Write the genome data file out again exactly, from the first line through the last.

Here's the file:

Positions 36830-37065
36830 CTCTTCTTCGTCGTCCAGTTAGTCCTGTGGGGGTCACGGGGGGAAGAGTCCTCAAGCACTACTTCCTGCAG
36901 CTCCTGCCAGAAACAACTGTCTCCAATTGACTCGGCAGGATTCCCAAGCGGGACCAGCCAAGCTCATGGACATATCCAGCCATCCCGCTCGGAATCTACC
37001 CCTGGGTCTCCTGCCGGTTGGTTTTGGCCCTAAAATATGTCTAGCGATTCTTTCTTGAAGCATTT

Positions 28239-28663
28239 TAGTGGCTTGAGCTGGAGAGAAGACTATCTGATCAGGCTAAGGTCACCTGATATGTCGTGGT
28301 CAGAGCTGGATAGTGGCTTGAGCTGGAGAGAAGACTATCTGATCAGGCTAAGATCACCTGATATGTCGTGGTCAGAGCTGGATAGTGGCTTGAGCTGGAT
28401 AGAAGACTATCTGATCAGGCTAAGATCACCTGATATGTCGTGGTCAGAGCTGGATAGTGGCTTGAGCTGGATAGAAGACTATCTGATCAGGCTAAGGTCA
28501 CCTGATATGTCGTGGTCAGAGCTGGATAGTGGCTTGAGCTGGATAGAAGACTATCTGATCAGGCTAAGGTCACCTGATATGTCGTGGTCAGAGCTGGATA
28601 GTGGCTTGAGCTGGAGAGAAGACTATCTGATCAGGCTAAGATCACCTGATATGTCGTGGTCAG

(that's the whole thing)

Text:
Positions 36830-37065
36830 CTCTTCTTCGTCGTCCAGTTAGTCCTGTGGGGGTCACGGGGGGAAGAGTCCTCAAGCACTACTTCCTGCAG
36901 CTCCTGCCAGAAACAACTGTCTCCAATTGACTCGGCAGGATTCCCAAGCGGGACCAGCCAAGCTCATGGACATATCCAGCCATCCCGCTCGGAATCTACC
37001 CCTGGGTCTCCTGCCGGTTGGTTTTGGCCCTAAAATATGTCTAGCGATTCTTTCTTGAAGCATTT

Positions 28239-28663
28239 TAGTGGCTTGAGCTGGAGAGAAGACTATCTGATCAGGCTAAGGTCACCTGATATGTCGTGGT
28301 CAGAGCTGGATAGTGGCTTGAGCTGGAGAGAAGACTATCTGATCAGGCTAAGATCACCTGATATGTCGTGGTCAGAGCTGGATAGTGGCTTGAGCTGGAT
28401 AGAAGACTATCTGATCAGGCTAAGATCACCTGATATGTCGTGGTCAGAGCTGGATAGTGGCTTGAGCTGGATAGAAGACTATCTGATCAGGCTAAGGTCA
28501 CCTGATATGTCGTGGTCAGAGCTGGATAGTGGCTTGAGCTGGATAGAAGACTATCTGATCAGGCTAAGGTCACCTGATATGTCGTGGTCAGAGCTGGATA
28601 GTGGCTTGAGCTGGAGAGAAGACTATCTGATCAGGCTAAGATCACCTGATATGTCGTGGTCAG